Hi I’m Neil, a Ruby engineer at GroupMe, and this is a guest post.
One weekend last October my friends Cam and Joey and I hacked together an app for collecting money from a group. We started Friday at 6:30pm and by 9pm Sunday night, we processed our first end to end transaction via the app and website. Then we high fived harder than I have ever high fived anyone in my life.
Yesterday we introduced it as a fully integrated feature of GroupMe. We got a bunch of press from Gizmodo, Techcrunch, The Verge, Wired, Cult of Mac, and Ashton Kutcher
I’m pretty proud of how it has come together, and the experience of challenging ourselves to go rogue and leapfrog the company roadmap left such an impression on me that I felt it merited this blog post.
Here’s how we built a useful service in a weekend. tl;dr is: Challenge yourself to do what you want with your work, and use Balanced if you have to put money in people’s bank accounts.
1. Already be good at something.
I’m good at web programming. Cam’s good at iOS. Joey’s good at design.
If we couldn’t do the basics in our sleep, we would have spent the better part of those three nights struggling with our tools.
Because we’ve put in the reps in our day jobs, we had all the generic groundwork crap — an https server in the cloud and form views syncing with it on our iPhones — done the first night, giving us two full days to focus on the fun stuff.
Not a programmer? It’s cool. Be good at something. If you’re awesome at making pitch decks for your boss, spend a weekend making a killer pitch deck about your own idea.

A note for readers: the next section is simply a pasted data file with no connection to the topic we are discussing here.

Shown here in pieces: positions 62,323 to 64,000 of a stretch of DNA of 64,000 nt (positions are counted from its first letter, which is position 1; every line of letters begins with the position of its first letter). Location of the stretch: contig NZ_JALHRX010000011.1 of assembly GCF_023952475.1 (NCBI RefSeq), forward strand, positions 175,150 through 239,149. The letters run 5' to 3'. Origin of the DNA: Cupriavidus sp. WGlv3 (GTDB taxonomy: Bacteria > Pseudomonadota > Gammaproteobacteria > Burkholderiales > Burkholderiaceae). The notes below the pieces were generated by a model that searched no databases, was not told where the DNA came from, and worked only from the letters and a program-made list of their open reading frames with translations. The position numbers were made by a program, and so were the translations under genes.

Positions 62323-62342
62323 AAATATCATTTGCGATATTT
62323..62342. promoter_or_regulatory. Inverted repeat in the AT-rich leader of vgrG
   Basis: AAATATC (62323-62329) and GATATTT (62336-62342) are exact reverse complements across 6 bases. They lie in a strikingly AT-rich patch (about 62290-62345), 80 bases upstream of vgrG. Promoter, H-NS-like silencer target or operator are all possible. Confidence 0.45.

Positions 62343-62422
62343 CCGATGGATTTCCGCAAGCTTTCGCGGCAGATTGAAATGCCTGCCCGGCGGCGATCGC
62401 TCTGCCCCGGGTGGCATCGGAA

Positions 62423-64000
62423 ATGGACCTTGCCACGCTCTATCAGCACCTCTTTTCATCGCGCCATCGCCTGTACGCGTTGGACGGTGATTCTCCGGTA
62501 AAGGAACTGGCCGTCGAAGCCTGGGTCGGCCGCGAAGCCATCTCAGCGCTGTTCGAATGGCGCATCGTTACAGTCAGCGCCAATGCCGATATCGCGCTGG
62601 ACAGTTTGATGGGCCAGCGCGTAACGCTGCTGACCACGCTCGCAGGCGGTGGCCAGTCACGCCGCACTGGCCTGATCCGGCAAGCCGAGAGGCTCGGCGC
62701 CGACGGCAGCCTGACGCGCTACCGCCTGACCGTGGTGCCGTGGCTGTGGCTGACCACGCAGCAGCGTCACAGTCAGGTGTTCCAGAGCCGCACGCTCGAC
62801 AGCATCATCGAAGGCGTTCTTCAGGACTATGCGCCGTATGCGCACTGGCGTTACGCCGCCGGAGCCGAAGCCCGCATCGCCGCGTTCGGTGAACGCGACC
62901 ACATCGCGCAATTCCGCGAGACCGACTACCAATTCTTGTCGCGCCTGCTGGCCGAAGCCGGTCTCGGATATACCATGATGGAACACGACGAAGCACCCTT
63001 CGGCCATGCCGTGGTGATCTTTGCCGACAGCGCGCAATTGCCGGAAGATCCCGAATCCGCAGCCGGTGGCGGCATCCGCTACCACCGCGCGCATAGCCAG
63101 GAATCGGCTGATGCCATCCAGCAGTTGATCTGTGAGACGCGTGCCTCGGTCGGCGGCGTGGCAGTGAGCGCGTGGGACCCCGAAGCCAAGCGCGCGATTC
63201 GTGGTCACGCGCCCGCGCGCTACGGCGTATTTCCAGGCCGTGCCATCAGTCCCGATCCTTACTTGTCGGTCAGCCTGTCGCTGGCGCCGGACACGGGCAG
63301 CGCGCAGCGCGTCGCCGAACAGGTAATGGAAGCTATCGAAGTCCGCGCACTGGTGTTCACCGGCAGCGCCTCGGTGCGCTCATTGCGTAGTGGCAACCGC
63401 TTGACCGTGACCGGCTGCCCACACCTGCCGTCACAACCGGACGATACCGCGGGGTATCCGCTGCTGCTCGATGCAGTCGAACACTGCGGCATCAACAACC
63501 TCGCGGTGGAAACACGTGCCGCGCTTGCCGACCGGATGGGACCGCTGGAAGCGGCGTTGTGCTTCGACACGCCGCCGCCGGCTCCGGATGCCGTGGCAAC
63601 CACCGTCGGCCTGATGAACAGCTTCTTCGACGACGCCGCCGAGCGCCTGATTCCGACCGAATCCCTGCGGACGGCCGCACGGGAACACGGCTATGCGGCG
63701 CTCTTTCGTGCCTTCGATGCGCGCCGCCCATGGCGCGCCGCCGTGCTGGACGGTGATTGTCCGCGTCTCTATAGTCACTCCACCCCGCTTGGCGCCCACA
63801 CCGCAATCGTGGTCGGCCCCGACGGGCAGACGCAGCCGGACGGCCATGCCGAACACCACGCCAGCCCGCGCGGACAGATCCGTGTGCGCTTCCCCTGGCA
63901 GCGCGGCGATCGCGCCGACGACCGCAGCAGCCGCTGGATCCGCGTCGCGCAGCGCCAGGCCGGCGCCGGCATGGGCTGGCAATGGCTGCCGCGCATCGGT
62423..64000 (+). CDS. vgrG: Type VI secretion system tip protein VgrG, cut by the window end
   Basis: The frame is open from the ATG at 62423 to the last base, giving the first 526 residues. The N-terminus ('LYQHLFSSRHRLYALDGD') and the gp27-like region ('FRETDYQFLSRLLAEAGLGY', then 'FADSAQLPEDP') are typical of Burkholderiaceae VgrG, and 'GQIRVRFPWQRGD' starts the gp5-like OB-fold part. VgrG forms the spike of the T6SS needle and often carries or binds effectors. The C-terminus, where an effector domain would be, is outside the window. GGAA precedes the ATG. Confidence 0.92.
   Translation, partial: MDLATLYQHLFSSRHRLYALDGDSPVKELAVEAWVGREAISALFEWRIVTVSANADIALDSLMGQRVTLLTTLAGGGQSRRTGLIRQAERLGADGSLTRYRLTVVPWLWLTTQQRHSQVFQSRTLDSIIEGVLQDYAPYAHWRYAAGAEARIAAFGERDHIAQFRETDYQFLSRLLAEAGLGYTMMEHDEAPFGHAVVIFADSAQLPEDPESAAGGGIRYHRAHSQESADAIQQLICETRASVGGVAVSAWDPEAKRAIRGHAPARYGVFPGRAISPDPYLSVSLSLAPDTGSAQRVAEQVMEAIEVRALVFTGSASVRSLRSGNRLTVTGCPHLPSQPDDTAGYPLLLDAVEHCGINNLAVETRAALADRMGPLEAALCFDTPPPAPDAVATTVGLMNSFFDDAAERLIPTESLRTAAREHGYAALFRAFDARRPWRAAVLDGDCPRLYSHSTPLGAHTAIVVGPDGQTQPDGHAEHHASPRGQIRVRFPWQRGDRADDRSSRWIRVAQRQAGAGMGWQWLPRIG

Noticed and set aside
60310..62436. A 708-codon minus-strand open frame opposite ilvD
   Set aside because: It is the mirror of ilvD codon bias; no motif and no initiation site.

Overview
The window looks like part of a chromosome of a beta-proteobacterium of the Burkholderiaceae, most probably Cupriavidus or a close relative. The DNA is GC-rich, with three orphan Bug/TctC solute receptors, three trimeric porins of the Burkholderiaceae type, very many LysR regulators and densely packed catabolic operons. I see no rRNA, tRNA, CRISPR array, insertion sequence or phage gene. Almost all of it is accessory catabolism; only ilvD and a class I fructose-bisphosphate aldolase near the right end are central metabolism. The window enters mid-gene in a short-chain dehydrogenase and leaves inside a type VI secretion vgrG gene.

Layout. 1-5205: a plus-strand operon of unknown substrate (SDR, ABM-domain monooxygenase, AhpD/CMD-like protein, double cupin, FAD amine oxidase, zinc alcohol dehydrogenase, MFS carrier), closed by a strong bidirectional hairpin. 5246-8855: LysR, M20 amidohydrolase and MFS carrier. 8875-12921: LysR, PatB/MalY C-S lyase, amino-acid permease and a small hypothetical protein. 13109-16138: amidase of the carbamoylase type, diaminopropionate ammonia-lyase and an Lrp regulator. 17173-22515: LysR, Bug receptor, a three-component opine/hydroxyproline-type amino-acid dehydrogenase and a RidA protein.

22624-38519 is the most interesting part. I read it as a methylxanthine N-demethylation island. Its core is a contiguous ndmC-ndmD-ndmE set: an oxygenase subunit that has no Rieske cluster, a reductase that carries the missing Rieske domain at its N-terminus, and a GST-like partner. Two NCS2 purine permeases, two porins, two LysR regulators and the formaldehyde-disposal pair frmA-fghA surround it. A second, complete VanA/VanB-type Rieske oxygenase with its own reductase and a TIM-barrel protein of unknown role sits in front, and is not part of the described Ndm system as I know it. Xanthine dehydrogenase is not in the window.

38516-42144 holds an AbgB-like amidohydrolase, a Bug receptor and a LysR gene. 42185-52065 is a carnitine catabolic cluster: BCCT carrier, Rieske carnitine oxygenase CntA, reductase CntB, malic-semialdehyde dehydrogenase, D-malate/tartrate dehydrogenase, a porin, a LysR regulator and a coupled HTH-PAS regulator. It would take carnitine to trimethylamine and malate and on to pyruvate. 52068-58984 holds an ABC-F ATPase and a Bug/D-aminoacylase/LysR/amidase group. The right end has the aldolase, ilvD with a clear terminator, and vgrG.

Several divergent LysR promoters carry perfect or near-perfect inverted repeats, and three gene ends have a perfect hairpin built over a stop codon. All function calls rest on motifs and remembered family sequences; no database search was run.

2. Work with people you love.
3. Promote yourself.
You’ll have to play a lot of roles that you may not be used to: Product Design, Copywriting, Logo Design, CTO, CEO. If you’re waiting for someone to notice that you could be good at these things, why not just take a weekend and prove it.
4. Steal other people’s time.
You can’t build something of value in 48 hours from scratch, unless you’re one of the best in the world at what you do or you’re freakishly lucky. The trick is: You can assemble something in 48 hours that took thousands of hours to build.
There are tons of interesting companies out there that have spent years creating web services that do interesting things and solve hard problems. Use one or more of these APIs in a novel way and you leverage thousands and thousands of hours of precious time and effort.
Sure, GroupMe’s prototype was built in a hackathon over a weekend, but it would have been an inoperative pipe dream had it not been for the thousands of hours the engineers at Twilio put in to create their service. The same goes for us and Balanced. More on that in the implementation details…
5. Cut half of your spec. Twice.
Every good project starts with a good planning phase. To us, “good” means brief, sparse, and directed. It should result in the dumbest thing that you would actually use.
You want to figure out what’s different about what you want to make, and cut everything else. Limiting yourself to a weekend certainly sharpens Occam’s razor and lends itself to the Pareto principle. It’s still up to you to have the courage to shoot down most of your own ideas.
Our only planning session for the weekend took place over about an hour at Revival after work on Friday.
5. Treat yo’ self
Whatever your body wants, give it that. Maybe your body likes to wake up at 8:30am, eat a healthy breakfast, go for a run by a lake, have a nice latte and head in.
We on the other hand maintained a Ballmer peak like Edmund Hillary. We ordered in pizza and barbecue. We stayed up until 4:00 in the morning the first two nights and woke up without alarms.
When your body is free, your mind is free. Indulging ourselves physically meant that A) We were free to focus exclusively on the app and B) We looked forward to “coming in to work” each day.